A recent decision by the tax tribunal serves as a timely reminder why both contractors and agencies need to be aware and cautious of potential liability under the Managed Service Company rules, specifically that being complicit in the tax arrangements is not a requirement for debts to be transferred to other parties involved in the supply chain.
The case of Gradidge v HMRC, involved an individual, Mr Gradidge, providing services through a PSC, of which he was the sole director and shareholder. However, the PSC had been set up and managed by an entity called Think Accounting Limited (‘TAL’). The evidence was that Mr Gradidge had been referred to TAL by an agency and that TAL actively managed the PSC. It was accepted that the PSC should be considered a managed service company (‘MSC’) and TAL were acting in the capacity of a MSC Provider (‘MSCP’) and therefore, under the MSC rules a PAYE debt was due.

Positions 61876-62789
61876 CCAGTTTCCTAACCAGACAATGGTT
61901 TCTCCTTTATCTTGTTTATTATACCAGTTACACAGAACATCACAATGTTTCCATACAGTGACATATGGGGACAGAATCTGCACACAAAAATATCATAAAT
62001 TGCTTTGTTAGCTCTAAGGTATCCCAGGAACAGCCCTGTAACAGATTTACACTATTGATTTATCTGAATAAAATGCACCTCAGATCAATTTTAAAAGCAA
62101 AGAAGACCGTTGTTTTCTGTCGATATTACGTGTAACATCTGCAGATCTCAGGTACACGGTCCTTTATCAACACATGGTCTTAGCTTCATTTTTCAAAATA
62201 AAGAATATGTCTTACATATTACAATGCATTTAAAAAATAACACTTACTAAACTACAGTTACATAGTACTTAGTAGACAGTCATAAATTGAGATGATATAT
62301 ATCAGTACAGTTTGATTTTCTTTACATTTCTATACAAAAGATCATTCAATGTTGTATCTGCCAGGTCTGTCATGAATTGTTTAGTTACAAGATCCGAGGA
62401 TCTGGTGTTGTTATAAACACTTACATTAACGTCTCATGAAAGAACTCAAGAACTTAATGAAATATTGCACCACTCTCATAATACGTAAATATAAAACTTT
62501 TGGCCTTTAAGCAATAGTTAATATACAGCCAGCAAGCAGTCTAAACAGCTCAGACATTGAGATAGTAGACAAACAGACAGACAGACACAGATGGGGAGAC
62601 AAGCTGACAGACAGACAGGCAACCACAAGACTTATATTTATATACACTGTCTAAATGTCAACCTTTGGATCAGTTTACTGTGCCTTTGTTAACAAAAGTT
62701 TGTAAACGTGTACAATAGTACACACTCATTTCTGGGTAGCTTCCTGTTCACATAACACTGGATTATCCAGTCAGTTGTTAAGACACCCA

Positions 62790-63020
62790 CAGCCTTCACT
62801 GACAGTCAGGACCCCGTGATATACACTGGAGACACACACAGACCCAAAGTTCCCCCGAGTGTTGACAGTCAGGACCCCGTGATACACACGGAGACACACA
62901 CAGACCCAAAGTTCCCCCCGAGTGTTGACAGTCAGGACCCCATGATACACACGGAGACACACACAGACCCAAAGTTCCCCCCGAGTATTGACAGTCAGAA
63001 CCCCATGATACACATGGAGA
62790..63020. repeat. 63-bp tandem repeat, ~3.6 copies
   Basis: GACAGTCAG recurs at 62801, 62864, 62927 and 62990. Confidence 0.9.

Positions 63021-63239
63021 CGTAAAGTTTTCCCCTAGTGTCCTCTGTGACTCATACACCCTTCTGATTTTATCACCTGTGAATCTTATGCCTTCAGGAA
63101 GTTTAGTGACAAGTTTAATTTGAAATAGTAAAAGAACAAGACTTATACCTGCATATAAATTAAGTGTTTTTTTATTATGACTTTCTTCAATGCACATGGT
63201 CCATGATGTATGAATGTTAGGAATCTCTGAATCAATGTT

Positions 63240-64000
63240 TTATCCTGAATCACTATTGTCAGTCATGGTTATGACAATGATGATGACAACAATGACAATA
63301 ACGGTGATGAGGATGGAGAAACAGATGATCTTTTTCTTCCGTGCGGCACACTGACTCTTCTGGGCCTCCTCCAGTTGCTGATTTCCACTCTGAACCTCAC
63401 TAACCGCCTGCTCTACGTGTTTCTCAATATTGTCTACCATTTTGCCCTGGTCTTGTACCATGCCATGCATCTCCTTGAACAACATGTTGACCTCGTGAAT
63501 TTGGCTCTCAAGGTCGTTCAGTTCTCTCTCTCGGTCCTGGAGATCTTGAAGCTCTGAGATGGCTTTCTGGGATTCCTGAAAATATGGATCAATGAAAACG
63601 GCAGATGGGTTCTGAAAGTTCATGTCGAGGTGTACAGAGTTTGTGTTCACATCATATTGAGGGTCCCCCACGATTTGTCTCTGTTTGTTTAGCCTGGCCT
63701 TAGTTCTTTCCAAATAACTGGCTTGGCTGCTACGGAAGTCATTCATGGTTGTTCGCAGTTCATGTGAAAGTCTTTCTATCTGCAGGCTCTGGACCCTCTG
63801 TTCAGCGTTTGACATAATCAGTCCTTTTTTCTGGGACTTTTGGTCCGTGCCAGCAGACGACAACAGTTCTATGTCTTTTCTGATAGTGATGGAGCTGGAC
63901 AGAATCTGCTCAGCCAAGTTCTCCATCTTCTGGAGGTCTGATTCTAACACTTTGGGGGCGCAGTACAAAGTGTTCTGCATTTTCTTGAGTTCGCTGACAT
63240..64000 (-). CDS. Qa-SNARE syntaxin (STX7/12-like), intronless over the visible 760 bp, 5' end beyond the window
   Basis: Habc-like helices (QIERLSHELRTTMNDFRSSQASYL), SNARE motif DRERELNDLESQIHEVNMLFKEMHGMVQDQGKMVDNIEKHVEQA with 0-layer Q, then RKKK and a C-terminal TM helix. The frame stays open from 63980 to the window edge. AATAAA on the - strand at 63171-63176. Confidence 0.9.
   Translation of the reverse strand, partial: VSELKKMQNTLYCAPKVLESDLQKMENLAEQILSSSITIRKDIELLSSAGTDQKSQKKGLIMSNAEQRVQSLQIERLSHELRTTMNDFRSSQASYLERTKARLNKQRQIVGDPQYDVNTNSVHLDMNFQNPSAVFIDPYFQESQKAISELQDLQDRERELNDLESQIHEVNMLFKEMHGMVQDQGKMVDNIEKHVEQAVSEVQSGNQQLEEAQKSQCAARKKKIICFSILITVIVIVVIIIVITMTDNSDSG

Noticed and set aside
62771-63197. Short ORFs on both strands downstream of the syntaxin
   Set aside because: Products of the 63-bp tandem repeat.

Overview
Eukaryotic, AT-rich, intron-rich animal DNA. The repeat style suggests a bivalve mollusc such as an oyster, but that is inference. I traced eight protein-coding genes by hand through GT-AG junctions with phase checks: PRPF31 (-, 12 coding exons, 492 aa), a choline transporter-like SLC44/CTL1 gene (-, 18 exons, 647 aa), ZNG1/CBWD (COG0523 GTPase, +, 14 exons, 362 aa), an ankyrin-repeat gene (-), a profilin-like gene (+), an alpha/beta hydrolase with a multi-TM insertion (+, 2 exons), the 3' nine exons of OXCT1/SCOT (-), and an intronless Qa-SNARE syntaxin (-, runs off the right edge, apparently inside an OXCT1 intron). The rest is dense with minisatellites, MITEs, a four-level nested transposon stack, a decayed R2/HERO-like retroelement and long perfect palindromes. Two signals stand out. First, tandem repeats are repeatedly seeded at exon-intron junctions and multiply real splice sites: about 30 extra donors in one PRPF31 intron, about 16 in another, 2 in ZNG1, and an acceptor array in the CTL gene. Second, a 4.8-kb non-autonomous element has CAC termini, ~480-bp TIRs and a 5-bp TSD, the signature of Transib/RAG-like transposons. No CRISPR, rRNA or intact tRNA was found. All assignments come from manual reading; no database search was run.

At some point the MSC was dissolved and HMRC sought to transfer debt, under the MSC debt transfer rules to Mr Gradidge, who was held liable for the unpaid taxes by the tribunal. Mr Gradidge was told to work this way and was neither knowingly involved in the arrangements nor seeking a tax benefit. However, the tribunal stated, ‘the purpose of the legislation was to ensure that those who benefited from such arrangements, even without any intent to do so, should be liable in order to ensure a level playing field’, clearly being complicit is not a prerequisite for MSC debts to be transferred.
It remains to be seen what the eventual outcome of this case may be. However, under the debt transfer rules, if an MSC debt cannot be recovered within a reasonable time HMRC can also pursue the debt against the MSCP or, potentially, the agency.
Understanding the risks posed by your supply chain, and the steps that can be taken to mitigate those risks is essential for recruitment businesses and hirers.
To find out more about risk and liability in this challenged sector come to this Lawspeed seminar on 14th July, where Lawspeed experts will review worker and contractor ‘umbrella’ tax issues in conjunction with HMRC and BEIS representatives.